​The Active Passive mode using MEDESTO Glove may be a family of distinctive exercise rehabilitation trainers for upper limbs. The MEDESTO Glove offers advantages that rehabilitation professionals expect from a medical device that's quality built and government agency and Ce registered. The MEDESTO Glove is usually employed in physical therapy clinics within the USA and round the world and over the years multiple clinical studies have confirmed the advantages of the trainer.

For upper extremity motor performance, there is evidence that up to 80% of CP clients have upper limb involvement and demonstrate limited functions. In general, the acquisition of efficient arm and hand skills for use in daily life is a complex process that not only requires neuromusculoskeletal integrity, but also involves various aspects of a child’s capabilities. Therefore, apart from positive symptoms that typically present patterns of spasticity, children and adolescents with CP often have a poor ability to reach, grasp, release and manipulate objects. Furthermore, they experience difficulty using their upper extremities to perform self-care and other activities. These problems present great challenges in management and provision of therapeutic intervention, and even in the development and application of innovative technologies such as robotic devices.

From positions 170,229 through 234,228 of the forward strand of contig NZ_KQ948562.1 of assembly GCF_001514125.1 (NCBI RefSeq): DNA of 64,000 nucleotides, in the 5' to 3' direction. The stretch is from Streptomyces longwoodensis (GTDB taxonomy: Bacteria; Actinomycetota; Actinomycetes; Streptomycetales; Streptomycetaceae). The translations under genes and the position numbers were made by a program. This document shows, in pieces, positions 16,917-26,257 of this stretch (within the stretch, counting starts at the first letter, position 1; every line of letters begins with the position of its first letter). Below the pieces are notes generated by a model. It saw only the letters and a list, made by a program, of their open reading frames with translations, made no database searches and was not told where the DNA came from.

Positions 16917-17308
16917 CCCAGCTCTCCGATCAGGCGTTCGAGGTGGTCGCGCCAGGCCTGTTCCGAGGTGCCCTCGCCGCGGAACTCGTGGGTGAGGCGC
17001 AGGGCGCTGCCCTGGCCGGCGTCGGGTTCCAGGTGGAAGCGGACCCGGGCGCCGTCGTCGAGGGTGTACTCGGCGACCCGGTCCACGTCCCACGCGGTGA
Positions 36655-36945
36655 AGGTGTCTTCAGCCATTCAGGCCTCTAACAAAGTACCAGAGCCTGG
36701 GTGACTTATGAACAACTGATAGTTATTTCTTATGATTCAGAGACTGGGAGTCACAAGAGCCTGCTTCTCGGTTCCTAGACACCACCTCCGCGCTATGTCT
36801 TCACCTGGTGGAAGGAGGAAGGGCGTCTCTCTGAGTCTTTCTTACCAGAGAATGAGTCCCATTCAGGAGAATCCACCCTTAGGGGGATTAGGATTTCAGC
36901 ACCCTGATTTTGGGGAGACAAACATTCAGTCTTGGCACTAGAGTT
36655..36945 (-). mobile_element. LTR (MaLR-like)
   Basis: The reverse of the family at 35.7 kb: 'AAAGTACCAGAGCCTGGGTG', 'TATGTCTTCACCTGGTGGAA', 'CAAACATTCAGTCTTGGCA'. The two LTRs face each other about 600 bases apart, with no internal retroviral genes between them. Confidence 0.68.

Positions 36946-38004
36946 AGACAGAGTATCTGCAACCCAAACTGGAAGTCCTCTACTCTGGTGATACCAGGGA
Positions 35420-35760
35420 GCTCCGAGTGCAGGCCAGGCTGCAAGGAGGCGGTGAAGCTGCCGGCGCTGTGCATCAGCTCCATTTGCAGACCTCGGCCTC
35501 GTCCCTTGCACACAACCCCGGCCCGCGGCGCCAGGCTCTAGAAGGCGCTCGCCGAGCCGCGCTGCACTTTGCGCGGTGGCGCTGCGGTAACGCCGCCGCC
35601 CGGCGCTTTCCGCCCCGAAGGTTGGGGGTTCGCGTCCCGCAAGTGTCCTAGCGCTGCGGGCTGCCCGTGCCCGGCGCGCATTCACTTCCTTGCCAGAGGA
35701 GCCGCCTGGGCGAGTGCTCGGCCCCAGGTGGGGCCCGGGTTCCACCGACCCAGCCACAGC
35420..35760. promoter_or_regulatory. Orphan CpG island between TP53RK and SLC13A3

To date, varying interventions are recommended to ameliorate movements and activities in upper extremity for CP clients, for example constraint-induced movement therapy, hand-arm bimanual intensive therapy, neurodevelopmental therapy, intramuscular injection of botulinum neurotoxin A, as well as, robotic-assisted therapy. Current robotic devices for upper extremity rehabilitation are undid on two main designs. First, an end-effector is a robotic device in which movements are generated from the contact point in the most distal part of the extremity. Second, as a wearable robotic device, an exoskeleton attaches to multiple joints that can reproduce movements in the corresponding parts of the extremity at the same time.